## derivative

An enlightening discussion about pi and tau.

### derivative

Any even notice the first derivative of Area with respect to the radius is the circumference?

A = pi R^2

DA = 2 pi R DR

c = 2 pi R

That not as pretty if using Tau.
Kindergarten

Posts: 1
Joined: Thu Jul 07, 2011 2:08 pm

### Re: derivative

This actually still works with tau.

$$A=\frac{1}{2}\tau r^2$$
$$\frac{dA}{dr}=\tau r$$

and the Circumference is $$C=\tau r$$

It should work regardless of which circle constant is used
Math - It's in you to give.

SpikedMath

Posts: 133
Joined: Mon Feb 07, 2011 1:31 am

### Re: derivative

SpikedMath wrote:This actually still works with tau.

$$A=\frac{1}{2}\tau r^2$$
$$\frac{dA}{dr}=\tau r$$

and the Circumference is $$C=\tau r$$

It should work regardless of which circle constant is used

If you take the inverse of the derivative on the circumference, you will realise why $$\tau$$ is the better one to use in the case of area.

$$\int x y \ dx = {x y^2 \over 2}$$

Filling for $$x = \tau$$ and $$y = r$$,

$$A = \int C(r) \ dr = \int \tau r \ dr = {\tau r^2 \over 2} = \pi r^2$$

$$\pi$$ does not take the meat pie when it comes to the area containing all that juicy meat. Indeed, $$\tau$$ is victorious.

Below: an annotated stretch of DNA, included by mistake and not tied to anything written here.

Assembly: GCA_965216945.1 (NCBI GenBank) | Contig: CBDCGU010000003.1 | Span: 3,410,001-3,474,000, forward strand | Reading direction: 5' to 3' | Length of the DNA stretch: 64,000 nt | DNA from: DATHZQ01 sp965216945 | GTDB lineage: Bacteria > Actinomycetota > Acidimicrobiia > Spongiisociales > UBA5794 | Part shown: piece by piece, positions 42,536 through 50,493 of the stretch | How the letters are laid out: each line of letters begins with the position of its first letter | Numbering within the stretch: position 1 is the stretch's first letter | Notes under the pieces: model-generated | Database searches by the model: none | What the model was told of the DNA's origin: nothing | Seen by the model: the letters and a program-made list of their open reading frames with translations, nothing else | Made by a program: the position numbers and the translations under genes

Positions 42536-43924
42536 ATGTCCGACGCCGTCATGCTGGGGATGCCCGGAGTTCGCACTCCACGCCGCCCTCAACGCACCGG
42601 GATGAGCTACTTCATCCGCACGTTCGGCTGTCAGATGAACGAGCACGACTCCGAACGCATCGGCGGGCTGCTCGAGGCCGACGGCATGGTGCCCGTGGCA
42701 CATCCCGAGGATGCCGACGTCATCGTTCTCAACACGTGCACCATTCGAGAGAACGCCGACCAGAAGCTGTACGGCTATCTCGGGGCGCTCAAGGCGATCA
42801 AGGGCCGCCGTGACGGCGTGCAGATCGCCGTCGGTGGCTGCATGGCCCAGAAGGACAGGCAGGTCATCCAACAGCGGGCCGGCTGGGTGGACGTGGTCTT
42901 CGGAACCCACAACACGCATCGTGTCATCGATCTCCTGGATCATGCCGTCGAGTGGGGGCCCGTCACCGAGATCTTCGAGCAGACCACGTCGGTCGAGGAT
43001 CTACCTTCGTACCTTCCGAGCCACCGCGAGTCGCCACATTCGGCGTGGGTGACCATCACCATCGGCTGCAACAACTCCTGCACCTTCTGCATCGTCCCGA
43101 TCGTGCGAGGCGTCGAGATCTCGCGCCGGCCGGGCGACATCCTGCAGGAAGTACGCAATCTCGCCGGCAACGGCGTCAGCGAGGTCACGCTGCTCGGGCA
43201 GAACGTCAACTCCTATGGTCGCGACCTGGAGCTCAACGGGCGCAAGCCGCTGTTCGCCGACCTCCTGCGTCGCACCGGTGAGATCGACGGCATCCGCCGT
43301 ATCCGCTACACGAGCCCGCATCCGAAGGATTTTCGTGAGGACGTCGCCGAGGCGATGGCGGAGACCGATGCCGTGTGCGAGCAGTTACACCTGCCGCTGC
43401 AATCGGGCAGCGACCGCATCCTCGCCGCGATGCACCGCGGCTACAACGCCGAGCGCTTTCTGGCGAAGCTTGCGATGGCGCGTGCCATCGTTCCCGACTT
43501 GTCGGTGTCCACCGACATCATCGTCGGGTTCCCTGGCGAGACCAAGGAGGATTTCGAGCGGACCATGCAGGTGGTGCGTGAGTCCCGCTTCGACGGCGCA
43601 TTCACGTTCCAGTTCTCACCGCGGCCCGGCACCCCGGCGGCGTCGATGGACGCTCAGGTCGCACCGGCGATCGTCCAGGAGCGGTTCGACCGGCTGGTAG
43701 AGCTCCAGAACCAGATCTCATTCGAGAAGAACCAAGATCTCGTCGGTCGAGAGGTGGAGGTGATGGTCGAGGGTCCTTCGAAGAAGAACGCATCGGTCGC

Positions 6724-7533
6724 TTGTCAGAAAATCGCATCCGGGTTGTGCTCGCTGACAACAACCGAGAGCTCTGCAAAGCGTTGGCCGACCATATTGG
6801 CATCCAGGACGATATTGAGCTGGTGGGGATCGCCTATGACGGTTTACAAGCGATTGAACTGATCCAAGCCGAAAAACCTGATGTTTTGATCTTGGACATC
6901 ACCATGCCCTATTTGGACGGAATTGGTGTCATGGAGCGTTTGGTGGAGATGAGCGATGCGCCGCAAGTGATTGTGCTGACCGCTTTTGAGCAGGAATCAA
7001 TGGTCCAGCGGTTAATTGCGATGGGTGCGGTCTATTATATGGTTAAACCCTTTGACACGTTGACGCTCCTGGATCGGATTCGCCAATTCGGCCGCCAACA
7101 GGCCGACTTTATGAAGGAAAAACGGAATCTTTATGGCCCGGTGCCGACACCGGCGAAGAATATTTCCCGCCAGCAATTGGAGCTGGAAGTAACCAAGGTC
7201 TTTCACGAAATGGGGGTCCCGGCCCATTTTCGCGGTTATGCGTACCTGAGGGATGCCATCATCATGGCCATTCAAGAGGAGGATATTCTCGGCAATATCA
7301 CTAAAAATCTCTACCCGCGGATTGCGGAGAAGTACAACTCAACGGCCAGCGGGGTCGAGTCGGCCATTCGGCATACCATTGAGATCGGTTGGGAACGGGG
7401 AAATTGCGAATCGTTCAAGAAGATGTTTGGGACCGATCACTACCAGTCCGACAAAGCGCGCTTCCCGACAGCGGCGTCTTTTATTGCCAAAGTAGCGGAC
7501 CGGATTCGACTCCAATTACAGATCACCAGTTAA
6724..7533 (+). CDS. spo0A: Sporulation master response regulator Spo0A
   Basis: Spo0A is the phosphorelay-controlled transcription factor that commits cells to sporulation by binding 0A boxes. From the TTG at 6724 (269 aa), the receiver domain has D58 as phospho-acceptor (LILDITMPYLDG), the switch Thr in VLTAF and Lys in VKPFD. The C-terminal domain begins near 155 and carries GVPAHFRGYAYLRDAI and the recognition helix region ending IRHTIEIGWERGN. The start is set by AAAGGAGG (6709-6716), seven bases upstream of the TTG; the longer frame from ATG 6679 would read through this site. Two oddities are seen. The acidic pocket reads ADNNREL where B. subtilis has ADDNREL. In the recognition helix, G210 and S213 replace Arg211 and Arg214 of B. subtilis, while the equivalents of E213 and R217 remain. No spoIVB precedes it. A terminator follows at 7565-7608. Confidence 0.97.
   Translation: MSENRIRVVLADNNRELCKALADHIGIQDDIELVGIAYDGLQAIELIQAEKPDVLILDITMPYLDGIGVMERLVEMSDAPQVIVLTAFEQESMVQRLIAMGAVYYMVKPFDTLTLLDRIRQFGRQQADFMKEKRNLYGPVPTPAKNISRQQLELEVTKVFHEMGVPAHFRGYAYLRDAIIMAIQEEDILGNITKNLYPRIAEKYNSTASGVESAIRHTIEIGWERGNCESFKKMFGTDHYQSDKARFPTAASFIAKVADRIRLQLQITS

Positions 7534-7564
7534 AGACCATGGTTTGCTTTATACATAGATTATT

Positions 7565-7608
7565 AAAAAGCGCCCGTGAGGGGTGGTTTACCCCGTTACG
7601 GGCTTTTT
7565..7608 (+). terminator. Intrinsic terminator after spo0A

rdococ
Elementary School

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Joined: Tue Sep 10, 2013 11:23 am

### Re: derivative

Area comes from circumference, not the other way around, in the same way that two dimensions come from one dimension. Archimedes' method can be used to find circumference, and area is found by integrating circumference with respect to radius, yielding 1/2 C r or by splitting the polygons used in Archimedes' method into TRIANGLES, which have an area of 1/2 bh. Notice that finding the areas of the polygons using this method results in 1/2 Pa, which for a circle is 1/2 Cr. This also shows again that area comes from perimeter, since you have to find the perimeter of a polygon first before you measure its area.
τ>π
1=0
Mathlete

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